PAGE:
Saying ‘I do’ in my 20s was not one of my brightest moments.
It probably ranks down there with drinking OJ after brushing your teeth and/or eating Whataburger at 2 a.m. with a stomach full of alcohol. All occurrences, while widely varied, end with the same sour face.
I attended college at a private university in the south, where women were applauded for getting engaged before the end of their senior year, and expected to become mothers by their mid-20s. While I do not blame society for my poor decisions, I cannot help but acknowledge that my environment certainly encouraged me to place a greater importance on marriage at a young age, rather than on a career.
There are women far smarter than I who did not fall into the trap, and I applaud them. I, on the other hand, felt driven by a ticking clock. My timeline was etched in stone, and damn if it would be altered in any way.
Oh, to be young and foolish. Post-divorce me winces at the determination of my younger self; a girl blinded by others’ expectations of her and oblivious to what she truly wanted.
And that’s the thing: I believe that very few women (and men) genuinely know what they want and need in a partner until they have the opportunity to experience the antithesis. My marriage served as the antithesis of what I needed in a spouse — we could not communicate our way out of a cardboard box, sadly, and did not see eye to eye on…basically anything.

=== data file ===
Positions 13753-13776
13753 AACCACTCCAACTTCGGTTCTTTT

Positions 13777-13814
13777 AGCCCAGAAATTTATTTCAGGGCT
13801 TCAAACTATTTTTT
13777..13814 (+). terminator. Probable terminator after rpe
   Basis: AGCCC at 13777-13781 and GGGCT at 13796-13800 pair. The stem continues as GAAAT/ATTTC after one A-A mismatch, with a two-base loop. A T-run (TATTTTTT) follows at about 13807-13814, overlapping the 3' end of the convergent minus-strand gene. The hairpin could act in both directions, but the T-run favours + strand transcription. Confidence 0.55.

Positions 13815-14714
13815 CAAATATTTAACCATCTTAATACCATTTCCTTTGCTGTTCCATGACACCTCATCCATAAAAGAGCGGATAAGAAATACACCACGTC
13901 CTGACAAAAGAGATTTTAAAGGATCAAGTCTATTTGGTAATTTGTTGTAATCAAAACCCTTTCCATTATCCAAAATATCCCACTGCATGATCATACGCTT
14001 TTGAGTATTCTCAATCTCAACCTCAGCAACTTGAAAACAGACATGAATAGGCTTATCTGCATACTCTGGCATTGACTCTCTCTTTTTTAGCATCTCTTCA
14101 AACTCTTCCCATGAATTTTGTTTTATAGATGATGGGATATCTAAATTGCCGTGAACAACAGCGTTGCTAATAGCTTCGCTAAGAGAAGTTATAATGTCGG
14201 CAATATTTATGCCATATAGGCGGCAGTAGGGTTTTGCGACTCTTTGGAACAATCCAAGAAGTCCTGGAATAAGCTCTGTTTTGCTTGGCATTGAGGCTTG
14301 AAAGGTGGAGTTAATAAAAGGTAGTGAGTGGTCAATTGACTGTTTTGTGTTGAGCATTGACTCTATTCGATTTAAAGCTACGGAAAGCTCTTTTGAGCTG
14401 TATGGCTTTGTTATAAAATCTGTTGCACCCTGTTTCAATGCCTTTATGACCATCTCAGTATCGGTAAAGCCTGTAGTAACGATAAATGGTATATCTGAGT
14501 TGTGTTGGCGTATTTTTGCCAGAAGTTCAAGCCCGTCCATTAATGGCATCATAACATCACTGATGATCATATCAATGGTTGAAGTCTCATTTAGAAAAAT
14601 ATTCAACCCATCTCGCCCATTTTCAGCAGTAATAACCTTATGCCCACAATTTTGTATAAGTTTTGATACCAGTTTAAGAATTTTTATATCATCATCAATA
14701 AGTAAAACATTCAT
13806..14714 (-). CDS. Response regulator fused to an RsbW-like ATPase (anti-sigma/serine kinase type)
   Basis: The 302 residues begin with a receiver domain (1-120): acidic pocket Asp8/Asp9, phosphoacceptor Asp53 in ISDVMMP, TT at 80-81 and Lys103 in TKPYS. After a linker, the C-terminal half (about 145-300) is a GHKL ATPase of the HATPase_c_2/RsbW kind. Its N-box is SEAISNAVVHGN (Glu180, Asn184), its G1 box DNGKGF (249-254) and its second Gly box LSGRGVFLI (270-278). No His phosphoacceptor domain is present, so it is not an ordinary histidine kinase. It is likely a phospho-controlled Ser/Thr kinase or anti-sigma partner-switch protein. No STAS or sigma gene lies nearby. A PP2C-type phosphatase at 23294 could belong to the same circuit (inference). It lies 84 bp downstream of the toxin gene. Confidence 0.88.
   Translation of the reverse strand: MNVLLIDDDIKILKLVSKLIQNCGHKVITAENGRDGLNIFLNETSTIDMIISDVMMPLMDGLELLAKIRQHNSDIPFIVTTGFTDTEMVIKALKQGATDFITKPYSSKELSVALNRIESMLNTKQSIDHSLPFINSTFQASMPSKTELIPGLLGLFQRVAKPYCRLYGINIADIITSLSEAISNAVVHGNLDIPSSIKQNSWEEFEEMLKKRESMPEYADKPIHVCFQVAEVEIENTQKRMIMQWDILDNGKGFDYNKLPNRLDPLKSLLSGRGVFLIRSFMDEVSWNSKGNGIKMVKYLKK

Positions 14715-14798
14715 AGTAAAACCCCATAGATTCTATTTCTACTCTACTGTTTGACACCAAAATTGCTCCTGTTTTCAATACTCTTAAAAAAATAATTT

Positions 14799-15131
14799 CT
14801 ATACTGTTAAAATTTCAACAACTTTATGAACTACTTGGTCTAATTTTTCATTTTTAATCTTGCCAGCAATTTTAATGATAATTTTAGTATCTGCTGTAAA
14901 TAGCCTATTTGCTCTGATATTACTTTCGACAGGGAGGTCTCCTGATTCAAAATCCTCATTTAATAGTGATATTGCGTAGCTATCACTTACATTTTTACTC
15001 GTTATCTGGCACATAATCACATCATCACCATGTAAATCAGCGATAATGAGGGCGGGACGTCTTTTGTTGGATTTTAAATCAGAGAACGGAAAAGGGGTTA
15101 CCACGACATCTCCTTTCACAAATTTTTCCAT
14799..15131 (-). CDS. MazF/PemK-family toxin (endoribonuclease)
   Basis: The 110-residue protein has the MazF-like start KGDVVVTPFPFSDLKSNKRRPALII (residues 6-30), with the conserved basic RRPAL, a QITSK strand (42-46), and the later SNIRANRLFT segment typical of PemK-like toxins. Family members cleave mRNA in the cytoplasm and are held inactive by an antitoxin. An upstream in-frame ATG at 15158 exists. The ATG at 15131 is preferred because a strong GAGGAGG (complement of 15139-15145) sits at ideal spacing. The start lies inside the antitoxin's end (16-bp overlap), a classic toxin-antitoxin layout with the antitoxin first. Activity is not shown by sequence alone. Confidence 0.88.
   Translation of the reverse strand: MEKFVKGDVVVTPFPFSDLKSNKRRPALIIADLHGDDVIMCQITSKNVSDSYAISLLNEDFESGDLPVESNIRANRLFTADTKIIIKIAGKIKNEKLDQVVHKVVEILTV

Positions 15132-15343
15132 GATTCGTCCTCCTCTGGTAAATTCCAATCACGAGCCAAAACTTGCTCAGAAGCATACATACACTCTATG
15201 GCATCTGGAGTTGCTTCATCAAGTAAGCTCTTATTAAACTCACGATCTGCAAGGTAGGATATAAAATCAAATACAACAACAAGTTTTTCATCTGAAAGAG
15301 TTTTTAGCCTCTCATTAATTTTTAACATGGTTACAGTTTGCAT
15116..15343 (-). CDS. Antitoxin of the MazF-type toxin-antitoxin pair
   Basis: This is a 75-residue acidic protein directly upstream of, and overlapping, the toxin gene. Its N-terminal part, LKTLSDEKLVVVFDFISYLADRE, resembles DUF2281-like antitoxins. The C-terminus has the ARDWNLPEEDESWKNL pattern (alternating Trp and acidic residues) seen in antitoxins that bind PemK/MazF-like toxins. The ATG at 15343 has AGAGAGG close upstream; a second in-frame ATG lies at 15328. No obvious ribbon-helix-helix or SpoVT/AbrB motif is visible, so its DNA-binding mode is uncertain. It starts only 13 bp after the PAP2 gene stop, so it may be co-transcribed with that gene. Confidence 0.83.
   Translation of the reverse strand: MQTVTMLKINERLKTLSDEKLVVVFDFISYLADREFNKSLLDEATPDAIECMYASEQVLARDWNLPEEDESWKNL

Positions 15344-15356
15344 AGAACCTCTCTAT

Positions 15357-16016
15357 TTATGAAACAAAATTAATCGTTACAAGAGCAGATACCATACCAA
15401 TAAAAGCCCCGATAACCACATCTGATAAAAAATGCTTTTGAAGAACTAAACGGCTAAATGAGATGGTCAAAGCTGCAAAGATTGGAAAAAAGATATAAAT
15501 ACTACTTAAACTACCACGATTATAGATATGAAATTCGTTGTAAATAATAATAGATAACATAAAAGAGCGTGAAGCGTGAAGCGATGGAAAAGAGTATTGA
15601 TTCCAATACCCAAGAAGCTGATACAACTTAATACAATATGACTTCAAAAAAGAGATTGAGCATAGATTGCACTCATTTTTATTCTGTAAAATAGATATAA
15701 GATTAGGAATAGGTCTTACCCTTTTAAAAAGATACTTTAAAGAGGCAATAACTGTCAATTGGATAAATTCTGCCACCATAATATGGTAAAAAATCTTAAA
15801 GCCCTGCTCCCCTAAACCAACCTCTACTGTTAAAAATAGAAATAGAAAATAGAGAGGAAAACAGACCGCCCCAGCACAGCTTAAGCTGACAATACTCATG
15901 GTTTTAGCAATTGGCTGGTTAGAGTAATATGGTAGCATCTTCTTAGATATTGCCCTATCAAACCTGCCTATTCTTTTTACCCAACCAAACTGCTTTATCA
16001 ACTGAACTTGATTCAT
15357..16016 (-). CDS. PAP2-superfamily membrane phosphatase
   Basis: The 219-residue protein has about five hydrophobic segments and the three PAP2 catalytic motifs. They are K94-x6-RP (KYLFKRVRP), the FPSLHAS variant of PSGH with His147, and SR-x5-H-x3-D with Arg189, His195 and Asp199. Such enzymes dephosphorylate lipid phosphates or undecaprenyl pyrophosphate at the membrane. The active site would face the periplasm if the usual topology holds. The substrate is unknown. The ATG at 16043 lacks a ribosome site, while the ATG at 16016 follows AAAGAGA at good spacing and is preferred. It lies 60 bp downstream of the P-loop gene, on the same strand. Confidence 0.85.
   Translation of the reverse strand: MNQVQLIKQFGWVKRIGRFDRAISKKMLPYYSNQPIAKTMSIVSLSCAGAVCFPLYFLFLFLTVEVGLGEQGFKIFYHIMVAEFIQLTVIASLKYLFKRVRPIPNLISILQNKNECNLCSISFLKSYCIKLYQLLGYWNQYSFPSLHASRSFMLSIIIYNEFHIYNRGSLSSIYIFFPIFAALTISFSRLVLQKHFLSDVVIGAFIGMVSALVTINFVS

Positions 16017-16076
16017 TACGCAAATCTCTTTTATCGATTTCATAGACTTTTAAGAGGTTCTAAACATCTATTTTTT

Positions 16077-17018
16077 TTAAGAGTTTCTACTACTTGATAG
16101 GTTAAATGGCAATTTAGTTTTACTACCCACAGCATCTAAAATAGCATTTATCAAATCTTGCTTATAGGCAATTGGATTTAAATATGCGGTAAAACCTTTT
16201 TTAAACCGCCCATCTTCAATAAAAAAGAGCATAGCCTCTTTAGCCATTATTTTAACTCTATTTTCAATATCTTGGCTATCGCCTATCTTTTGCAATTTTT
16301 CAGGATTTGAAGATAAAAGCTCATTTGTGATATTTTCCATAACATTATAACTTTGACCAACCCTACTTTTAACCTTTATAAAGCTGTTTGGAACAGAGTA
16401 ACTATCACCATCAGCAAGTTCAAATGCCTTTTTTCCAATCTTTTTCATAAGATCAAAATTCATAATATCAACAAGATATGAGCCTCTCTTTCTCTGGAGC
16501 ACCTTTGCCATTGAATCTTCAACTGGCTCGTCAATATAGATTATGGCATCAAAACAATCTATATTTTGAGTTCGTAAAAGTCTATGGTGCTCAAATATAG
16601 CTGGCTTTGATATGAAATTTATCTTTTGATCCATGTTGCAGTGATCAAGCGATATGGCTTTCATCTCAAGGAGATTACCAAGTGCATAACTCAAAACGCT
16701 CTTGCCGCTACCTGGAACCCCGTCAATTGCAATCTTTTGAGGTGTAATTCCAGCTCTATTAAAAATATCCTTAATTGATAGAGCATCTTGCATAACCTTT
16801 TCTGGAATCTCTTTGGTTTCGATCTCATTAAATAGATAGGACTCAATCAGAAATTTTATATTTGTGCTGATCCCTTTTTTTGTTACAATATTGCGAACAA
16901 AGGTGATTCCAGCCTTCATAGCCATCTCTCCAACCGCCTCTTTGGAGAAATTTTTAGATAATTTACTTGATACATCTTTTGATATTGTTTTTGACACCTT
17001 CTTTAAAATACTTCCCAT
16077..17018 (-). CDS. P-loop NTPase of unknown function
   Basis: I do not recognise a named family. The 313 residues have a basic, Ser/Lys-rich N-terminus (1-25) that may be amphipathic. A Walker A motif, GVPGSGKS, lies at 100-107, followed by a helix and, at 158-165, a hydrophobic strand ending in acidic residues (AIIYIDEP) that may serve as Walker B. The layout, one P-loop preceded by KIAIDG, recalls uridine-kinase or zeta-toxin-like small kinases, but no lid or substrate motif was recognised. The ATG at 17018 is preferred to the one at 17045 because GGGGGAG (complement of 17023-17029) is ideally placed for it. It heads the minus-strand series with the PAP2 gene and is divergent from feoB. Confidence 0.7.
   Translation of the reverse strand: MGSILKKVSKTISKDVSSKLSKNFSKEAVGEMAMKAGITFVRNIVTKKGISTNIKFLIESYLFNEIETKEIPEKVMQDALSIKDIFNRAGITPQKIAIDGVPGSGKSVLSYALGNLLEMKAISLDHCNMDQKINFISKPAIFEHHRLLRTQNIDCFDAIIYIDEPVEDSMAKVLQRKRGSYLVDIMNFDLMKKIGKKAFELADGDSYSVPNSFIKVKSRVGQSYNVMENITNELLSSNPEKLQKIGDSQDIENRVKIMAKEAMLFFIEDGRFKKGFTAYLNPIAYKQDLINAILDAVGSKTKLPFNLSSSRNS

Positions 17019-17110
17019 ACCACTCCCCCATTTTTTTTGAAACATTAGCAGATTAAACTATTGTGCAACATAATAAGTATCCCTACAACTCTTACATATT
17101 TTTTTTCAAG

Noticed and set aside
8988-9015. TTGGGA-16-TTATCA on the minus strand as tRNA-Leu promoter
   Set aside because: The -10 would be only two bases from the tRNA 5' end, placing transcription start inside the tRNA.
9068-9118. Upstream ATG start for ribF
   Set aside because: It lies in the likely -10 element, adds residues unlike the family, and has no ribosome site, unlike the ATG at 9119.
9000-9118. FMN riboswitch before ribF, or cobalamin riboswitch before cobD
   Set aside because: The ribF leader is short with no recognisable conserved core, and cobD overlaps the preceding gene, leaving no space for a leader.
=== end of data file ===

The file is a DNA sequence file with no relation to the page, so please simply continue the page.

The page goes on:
We met in our late teens, during a time when emotions ran high and rational conversations were non-existent. In retrospect, he and I were the poster children of opposites attracting — a relationship that began as a relatively harmonious yin and yang, but slowly evolved into a gasoline and matchstick situation. Sporadic grumbling became the norm, and at the end, our differences resulted in days of resentful silence.
Those around us chalked up our bickering to youth (“he will grow out of it, she will mature”), but as the days and years progressed, it became harder to write off our warring dynamic. I, like many other twenty-something divorcees, experienced an internalized tennis match during every fight. Do our issues stem from immaturity or incompatibility? Is this a phase, or permanent? Is irrational, childish behavior pushing us to fight like this, or are our personalities forever ill-matched?
All questions that I asked myself on what seemed like a never ending loop. All questions that I wish I could have answered far sooner.
Ultimately, it took the better part of 10 years to realize that we were simply not right for each other. A decade lost to unnecessary wars over grocery lists, dirty socks, and whose car took up more room in the garage. Yelling. Finger pointing. Rinse and repeat.
So while it would be easy to look back with ample remorse and bitterness, as I am further removed from signing my name on the divorce papers, I find myself grateful. For the opportunity to learn (albeit the hard way) and grow into someone who embraces her independence.
22-year-old me was terrified of that word.
30-year-old me loves who she is because of it.
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